Benjamin Braddock, a Twitter user who made the rounds on a number of podcasts during the height of the COVID-19 pandemic, also shared an anecdote about Musk’s enforcement of Twitter’s moderation policies. According to Braddock, who does not use his real name online, a Twitter user of ten years had his account suspended without explanation on Dec. 3, and Twitter did not cite any specific policy violation.

Documentary filmmaker Paul Escandon, who profiled Nicholas Fuentes in The Most Canceled Man In America, was also permanently suspended.

According to Jesse Herman, an entrepreneur interested in conservative causes, he was banned just a couple of days after Musk took over Twitter and suspects that the decision was made by personnel installed by the old regime. “I was suspended for ‘ban evasion,’ and they have not responded to my appeal,” he told Timcast. Herman went on to explain that the account had been in good standing since 2009 and believed that he and a number of other accounts were banned for listening to an audio broadcast. He also said that Paul Escandon, the producer of the Nick Fuentes documentary, was also banned for his observation — not participation — of these broadcasts.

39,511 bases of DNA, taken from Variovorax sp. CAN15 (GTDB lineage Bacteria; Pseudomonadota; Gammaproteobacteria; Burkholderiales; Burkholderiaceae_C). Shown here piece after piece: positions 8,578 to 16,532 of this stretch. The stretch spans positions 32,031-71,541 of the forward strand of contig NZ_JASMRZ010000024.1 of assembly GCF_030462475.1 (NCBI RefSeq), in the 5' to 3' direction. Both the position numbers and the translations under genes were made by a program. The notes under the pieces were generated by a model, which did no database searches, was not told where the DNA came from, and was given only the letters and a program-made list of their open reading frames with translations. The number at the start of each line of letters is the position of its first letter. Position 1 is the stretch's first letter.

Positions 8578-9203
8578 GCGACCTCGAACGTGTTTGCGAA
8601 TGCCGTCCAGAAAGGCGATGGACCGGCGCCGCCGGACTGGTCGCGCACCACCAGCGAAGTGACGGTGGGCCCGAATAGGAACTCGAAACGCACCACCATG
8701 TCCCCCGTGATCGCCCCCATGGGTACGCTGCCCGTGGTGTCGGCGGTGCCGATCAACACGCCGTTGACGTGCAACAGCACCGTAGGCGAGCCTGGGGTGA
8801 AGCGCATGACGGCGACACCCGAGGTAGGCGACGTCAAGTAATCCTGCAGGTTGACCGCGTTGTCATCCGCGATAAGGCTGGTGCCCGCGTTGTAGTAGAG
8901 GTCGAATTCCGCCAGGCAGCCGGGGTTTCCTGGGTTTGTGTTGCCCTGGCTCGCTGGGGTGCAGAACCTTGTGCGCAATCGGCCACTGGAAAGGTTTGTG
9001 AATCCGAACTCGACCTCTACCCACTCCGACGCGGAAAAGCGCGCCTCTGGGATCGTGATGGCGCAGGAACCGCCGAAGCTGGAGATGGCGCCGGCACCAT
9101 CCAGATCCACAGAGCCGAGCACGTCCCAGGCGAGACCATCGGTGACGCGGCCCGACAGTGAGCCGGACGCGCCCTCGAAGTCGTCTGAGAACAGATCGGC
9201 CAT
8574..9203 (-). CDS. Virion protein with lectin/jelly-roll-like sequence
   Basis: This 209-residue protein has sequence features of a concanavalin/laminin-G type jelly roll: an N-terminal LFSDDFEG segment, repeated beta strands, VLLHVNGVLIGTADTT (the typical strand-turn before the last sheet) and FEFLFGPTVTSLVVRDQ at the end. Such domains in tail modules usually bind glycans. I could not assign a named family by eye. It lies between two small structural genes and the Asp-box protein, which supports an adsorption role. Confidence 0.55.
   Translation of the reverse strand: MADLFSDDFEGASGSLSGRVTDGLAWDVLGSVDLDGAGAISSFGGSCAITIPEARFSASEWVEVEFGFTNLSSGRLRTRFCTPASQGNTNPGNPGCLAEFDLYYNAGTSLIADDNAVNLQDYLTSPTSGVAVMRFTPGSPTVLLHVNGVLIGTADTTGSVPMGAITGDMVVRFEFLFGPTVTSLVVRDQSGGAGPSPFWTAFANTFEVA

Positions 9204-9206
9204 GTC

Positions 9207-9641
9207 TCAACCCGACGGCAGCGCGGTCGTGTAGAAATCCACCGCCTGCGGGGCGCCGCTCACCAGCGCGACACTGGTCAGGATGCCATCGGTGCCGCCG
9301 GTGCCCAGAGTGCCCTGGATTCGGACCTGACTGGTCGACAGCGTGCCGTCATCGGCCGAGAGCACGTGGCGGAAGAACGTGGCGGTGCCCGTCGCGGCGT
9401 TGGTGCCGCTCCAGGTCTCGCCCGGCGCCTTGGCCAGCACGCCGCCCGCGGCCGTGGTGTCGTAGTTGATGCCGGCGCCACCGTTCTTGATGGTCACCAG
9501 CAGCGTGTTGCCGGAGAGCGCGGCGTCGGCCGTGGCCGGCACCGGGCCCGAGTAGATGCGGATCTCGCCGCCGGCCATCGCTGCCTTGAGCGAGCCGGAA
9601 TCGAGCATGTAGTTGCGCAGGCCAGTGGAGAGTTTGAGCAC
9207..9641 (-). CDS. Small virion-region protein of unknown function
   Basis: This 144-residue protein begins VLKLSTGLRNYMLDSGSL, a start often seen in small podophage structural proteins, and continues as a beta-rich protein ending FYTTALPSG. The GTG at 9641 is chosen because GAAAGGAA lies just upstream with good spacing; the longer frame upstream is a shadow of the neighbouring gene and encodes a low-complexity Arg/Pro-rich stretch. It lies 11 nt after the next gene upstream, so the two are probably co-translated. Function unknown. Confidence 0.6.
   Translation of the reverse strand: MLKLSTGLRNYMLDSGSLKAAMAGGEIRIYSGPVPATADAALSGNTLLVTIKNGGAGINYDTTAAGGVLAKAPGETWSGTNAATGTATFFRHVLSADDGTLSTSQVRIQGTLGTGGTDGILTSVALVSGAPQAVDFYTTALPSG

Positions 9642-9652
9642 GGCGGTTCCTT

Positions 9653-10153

According to Herman, Nick Fuentes and a number of his associates who had been banned from the platform were creating temporary accounts in order to participate in Twitter’s audio-only live broadcasts called Twitter Spaces. “I did not like or share anything. I just followed some accounts. My theory is that they nuked my account because they linked me to this network. I was just following the action. My account was followed by senators, congressmen, and others,” he said.

Since taking over Twitter, Musk has promised to regain public trust through transparency reports and has highlighted some of the decision-making that went on behind the curtain when Twitter was under its previous control. But while Musk has been more forthcoming about decisions that took place before his arrival, he has been less direct about decisions in which he played a direct role.

On Friday, Musk suspended rapper and entrepreneur Ye, formerly Kanye West, after the musician conducted a series of controversial interviews and posted an image of a swastika inside the Star of David on Twitter.

Twitter initially delivered a 12-hour suspension to Ye, but ultimately chose to suspend his account indefinitely. Ye, who tweeted the image with only the words “love speech,” was suspended for “incitement to violence” according to Musk. A number of high-profile figures publicly disagreed with the decision and justification. Conservative Jewish commentator Ben Shapiro, in a podcast with the Daily Wire, agreed that the posts were offensive, but did not view them as ban-worthy or a call to violence.

Subsequent requests for comment from Musk about the decision to ban Ye — including from this publication — were left unanswered. Musk did respond to one user’s query about a group of recently suspended accounts, indicating that following recent events, the moderation team had become “too intense” and that they were returning to “chill mode” now.